GAZA CITY, Gaza Strip - Israel is examining a Hamas truce proposal delivered by Egypt, defense officials said yesterday after at least six Palestinians were killed in a day of Israeli air and ground strikes aimed at stopping rocket salvos from Gaza.
The officials, speaking on condition of anonymity because of the sensitivity of the issue, said the Hamas proposal was limited to stopping the rocket fire in exchange for a halt to Israeli military operations in Gaza.
They said Hamas gave assurances it could impose the truce on the groups that are firing the rockets - Islamic Jihad and the Popular Resistance Committees.
The Egyptian government had no immediate comment.
Despite the tentative contacts, there were more Palestinian rocket barrages yesterday. One rocket fired from Gaza exploded next to an Israeli school, terrifying children. Late yesterday, Hamas said it fired three rockets at Israel, its first such claim in weeks, putting the truce talk in doubt.
Hamas floated the idea of a truce this week when its leader, Ismail Haniyeh, called an Israeli TV reporter. Israel rejected the advance, saying there was no need for a truce because if the rocket fire stopped, Israel would have no reason to attack.
Israel refuses to deal directly with Hamas because the extremist Islamic movement rejects Israel's existence and routinely calls for its destruction. Previous truces have been negotiated through Egyptian mediation, but none has held for long.
Vice Premier Haim Ramon said the overture was proof that Israel's strategy of blockading Gaza and battling attackers there was working.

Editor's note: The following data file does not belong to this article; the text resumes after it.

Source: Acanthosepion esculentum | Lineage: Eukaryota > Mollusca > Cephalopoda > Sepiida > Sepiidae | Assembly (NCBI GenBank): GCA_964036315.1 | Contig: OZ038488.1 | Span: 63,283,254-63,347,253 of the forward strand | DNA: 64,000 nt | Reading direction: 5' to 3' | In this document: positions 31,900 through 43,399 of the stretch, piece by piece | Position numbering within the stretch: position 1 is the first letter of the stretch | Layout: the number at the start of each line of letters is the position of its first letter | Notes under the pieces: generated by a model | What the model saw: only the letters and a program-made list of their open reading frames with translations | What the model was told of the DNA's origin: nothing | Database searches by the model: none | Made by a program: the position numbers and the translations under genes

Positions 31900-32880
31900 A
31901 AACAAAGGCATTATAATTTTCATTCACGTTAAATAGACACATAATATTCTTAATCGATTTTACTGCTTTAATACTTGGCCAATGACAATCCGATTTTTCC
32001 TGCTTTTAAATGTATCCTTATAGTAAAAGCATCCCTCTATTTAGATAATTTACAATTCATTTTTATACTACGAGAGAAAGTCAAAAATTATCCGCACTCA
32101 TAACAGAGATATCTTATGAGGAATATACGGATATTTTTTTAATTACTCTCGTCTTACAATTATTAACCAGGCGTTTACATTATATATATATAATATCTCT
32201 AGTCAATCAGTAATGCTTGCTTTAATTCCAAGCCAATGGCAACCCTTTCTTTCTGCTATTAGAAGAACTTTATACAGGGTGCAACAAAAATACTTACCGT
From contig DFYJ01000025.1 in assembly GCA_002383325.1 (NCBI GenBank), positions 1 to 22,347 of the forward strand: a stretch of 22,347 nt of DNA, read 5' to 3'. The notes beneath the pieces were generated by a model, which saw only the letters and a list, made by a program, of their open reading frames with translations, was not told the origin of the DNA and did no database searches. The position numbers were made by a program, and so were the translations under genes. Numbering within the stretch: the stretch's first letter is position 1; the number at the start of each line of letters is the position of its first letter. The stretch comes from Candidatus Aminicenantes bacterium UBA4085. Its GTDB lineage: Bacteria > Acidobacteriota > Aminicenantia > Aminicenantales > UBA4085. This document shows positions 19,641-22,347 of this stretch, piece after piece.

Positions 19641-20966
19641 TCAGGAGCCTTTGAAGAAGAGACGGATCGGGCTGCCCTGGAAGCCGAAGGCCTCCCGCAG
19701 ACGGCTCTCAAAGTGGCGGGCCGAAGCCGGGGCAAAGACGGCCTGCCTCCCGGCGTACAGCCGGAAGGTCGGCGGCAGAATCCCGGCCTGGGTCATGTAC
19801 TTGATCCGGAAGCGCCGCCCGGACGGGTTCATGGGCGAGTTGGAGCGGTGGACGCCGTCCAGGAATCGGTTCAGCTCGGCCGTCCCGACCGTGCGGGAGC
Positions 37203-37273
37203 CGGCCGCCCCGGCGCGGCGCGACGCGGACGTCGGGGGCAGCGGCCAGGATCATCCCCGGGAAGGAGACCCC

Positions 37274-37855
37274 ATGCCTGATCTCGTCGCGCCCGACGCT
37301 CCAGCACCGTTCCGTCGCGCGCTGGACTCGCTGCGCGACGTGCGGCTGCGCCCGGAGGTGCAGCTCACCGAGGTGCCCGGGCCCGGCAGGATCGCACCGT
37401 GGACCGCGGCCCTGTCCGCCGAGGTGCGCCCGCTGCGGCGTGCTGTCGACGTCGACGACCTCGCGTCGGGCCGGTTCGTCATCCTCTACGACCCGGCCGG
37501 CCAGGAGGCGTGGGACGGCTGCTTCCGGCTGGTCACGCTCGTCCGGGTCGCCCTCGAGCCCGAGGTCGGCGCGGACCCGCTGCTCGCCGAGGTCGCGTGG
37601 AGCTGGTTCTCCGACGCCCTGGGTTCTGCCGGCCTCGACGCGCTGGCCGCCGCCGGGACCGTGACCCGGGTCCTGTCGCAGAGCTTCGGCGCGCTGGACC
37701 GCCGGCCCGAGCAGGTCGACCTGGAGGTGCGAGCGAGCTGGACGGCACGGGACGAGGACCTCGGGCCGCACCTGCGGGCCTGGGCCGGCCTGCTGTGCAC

"All of these things are a kind of smoke screen that just shows that Israel's recent policy toward Palestinian terror is bearing fruit," Ramon told Army Radio.
In amateur video of the rocket attack yesterday on the battered Israeli town of Sderot, taken from inside the school, the sound of the explosion is clearly heard. Children scream and cry as a teacher tries to round them up and guide them to a safe location.
No one was hurt, but Israeli officials said about a dozen children suffered panic attacks, and one was taken to a hospital for shock.
Pictures such as those from Sderot, a favorite target of rocket squads just half a mile from the Gaza-Israel border fence, have increased pressure on Israel's government to take action to stop the rocket attacks.
Israeli Defense Minister Ehud Barak has said repeatedly that a large-scale invasion of Gaza is nearing, but experts and officials acknowledge that such invasions have not stopped the rockets in the past. Instead, the military is using pinpoint strikes to try to deter the attackers.